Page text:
, 3,200 feet above Yosemite Valley, a stupendous vista stretches out for many miles north and east, over the forests and meadows around the Merced river, the enclosing cliffs and lofty domes, and across the countless higher mountains in the distant wilderness areas of the national park. In one direction, Vernal and Nevada falls are clearly visible, along the course of
. A little way north is the steep canyon of Tenaya Creek, the two separated by the distinctive shape of Half Dome. Opposite the viewpoint, Upper and Lower Yosemite Falls cascade 2,400 feet down the sheer cliffs, and far beneath cars and even people can be seen, moving slowly along.
In 2015 the road from Badger Pass to Glacier Point opened March 28th, two months earlier than average.
Glacier Point is probably the best easily-accessed, high-elevation viewpoint in the Sierra Nevada mountain range, and is reached by a paved, 16 mile road that forks west from CA 41 at Chinquapin Junction
, 8 miles south of the Wawona Tunnel entrance to Yosemite Valley, and 18 miles north of the southern entrance to the national park at Mariposa Grove
. The surrounding land is generally quite densely forested with ponderosa pine but also has scattered grassy meadows, small lakes, streams and granite outcrops.
The Glacier Point road is fully open from June to October but with limited access for skiers during winter, most of whom head for the Badger Pass Ski Area
, 4.7 miles from the junction. The drive is busy during summer, but peaceful scenery is only a few minutes walk away along one of the trails
, such as the steep Four Mile Trail that links Glacier Point with Southside Drive in the valley, 3,240 feet below. The other most popular paths are to Taft Point
for great views of middle Yosemite Valley, Sentinel Dome
for a 360° view over the surrounding mountains, and the Panorama Trail
to Illilouette Fall and beyond; this has the best views of all.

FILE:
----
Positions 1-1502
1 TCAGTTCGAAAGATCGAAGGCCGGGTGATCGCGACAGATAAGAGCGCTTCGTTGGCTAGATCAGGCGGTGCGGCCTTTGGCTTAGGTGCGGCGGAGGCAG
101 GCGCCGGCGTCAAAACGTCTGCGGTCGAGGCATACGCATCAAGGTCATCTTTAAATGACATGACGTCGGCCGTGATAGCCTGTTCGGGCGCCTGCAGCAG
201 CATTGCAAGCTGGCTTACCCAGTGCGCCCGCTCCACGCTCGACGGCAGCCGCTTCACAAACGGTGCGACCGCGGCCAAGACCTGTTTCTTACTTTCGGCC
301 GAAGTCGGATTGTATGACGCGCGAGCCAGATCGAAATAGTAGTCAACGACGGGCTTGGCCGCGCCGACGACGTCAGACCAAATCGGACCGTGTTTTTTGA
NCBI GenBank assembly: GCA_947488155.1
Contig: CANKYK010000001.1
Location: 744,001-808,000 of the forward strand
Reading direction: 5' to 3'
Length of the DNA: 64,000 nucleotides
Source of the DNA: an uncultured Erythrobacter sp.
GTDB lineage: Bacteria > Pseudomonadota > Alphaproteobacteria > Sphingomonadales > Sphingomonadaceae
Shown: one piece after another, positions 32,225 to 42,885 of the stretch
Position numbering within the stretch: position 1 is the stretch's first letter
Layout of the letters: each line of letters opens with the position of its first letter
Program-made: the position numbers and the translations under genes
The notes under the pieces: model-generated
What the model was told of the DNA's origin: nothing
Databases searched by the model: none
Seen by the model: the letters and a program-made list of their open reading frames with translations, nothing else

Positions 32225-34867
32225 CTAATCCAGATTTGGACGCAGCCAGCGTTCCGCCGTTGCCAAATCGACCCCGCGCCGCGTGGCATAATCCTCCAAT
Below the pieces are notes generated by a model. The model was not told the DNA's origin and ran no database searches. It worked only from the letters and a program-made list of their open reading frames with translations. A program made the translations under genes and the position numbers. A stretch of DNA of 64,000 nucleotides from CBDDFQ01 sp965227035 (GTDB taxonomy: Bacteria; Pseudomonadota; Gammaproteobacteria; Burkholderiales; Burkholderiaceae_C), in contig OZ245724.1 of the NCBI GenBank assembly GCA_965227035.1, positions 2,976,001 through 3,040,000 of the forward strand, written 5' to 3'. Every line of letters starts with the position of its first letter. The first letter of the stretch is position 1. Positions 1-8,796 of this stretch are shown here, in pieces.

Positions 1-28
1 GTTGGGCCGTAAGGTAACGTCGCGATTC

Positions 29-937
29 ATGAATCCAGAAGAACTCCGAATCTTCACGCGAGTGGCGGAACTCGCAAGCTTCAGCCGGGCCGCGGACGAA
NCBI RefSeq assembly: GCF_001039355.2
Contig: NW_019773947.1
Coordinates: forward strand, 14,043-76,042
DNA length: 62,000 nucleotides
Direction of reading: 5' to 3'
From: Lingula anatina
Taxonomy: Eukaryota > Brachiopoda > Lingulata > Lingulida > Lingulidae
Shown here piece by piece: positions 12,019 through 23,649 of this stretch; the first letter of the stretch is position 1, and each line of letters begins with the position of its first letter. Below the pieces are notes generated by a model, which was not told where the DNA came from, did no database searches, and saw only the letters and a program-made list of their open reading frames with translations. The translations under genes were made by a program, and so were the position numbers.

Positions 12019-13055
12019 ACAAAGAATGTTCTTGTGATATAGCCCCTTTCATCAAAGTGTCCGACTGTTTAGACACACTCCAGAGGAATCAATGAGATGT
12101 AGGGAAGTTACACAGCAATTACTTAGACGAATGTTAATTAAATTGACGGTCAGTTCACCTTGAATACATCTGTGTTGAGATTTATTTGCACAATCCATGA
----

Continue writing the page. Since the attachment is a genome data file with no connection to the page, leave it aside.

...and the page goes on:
The road passes one very good official campground, at Bridalveil Creek
, which is also the starting point for two of the main trails into the southern wilderness areas of the park. All 110 sites are well separated from each other, with fire grills, benches and tables; the camp is bordered by the clear, slow moving creek which, 10 miles downstream, falls spectacularly into Yosemite Valley and joins the Merced River. One hundred meters into the surrounding, boulder-strewn forest there is perfect silence with no sign of civilization, just trees and shadows in all directions; it is easy to imagine a bear or mountain lion emerging from the undergrowth. I did not see any, but there were some deer, pikas and squirrels. Bears are reported every week or so in the Bridalveil Creek campsite. For some reason the NPS close the campground a month or so before the actual road shuts, so then the nearest places for camping are at Wawona or Yosemite Valley.
For many years it was a weekly occurrence for a large bonfire to be lit at the top of the cliffs at Glacier Point and then tipped over the edge when in full blaze. The burning mass, known as a 'firefall', fell 3,000 feet onto the forests and meadows of Yosemite Valley below, a practice that was ended in 1968. There used to be a large hotel as well, but this has been removed, although there is still quite a cluster of buildings at the viewpoint.